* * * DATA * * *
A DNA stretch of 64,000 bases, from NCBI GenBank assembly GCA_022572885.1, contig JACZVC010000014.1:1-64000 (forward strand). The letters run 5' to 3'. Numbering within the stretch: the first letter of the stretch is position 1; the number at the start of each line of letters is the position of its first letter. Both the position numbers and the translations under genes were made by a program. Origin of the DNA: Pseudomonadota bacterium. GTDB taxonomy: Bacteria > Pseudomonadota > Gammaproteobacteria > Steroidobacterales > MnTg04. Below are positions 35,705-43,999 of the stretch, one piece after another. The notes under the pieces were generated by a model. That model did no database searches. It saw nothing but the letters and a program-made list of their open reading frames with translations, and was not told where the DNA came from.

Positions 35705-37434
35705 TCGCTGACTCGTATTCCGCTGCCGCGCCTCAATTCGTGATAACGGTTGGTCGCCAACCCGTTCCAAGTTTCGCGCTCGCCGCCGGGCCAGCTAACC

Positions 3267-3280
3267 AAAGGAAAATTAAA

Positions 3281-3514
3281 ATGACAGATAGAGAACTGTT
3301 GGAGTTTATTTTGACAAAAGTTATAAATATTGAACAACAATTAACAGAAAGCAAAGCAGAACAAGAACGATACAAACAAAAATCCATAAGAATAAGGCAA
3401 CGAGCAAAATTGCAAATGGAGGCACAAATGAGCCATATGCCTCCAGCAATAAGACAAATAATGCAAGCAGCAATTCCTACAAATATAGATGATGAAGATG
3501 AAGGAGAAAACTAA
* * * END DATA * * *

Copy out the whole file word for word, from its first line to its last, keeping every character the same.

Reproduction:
A DNA stretch of 64,000 bases, from NCBI GenBank assembly GCA_022572885.1, contig JACZVC010000014.1:1-64000 (forward strand). The letters run 5' to 3'. Numbering within the stretch: the first letter of the stretch is position 1; the number at the start of each line of letters is the position of its first letter. Both the position numbers and the translations under genes were made by a program. Origin of the DNA: Pseudomonadota bacterium. GTDB taxonomy: Bacteria > Pseudomonadota > Gammaproteobacteria > Steroidobacterales > MnTg04. Below are positions 35,705-43,999 of the stretch, one piece after another. The notes under the pieces were generated by a model. That model did no database searches. It saw nothing but the letters and a program-made list of their open reading frames with translations, and was not told where the DNA came from.

Positions 35705-37434
35705 TCGCTGACTCGTATTCCGCTGCCGCGCCTCAATTCGTGATAACGGTTGGTCGCCAACCCGTTCCAAGTTTCGCGCTCGCCGCCGGGCCAGCTAACC

Positions 3267-3280
3267 AAAGGAAAATTAAA

Positions 3281-3514
3281 ATGACAGATAGAGAACTGTT
3301 GGAGTTTATTTTGACAAAAGTTATAAATATTGAACAACAATTAACAGAAAGCAAAGCAGAACAAGAACGATACAAACAAAAATCCATAAGAATAAGGCAA
3401 CGAGCAAAATTGCAAATGGAGGCACAAATGAGCCATATGCCTCCAGCAATAAGACAAATAATGCAAGCAGCAATTCCTACAAATATAGATGATGAAGATG
3501 AAGGAGAAAACTAA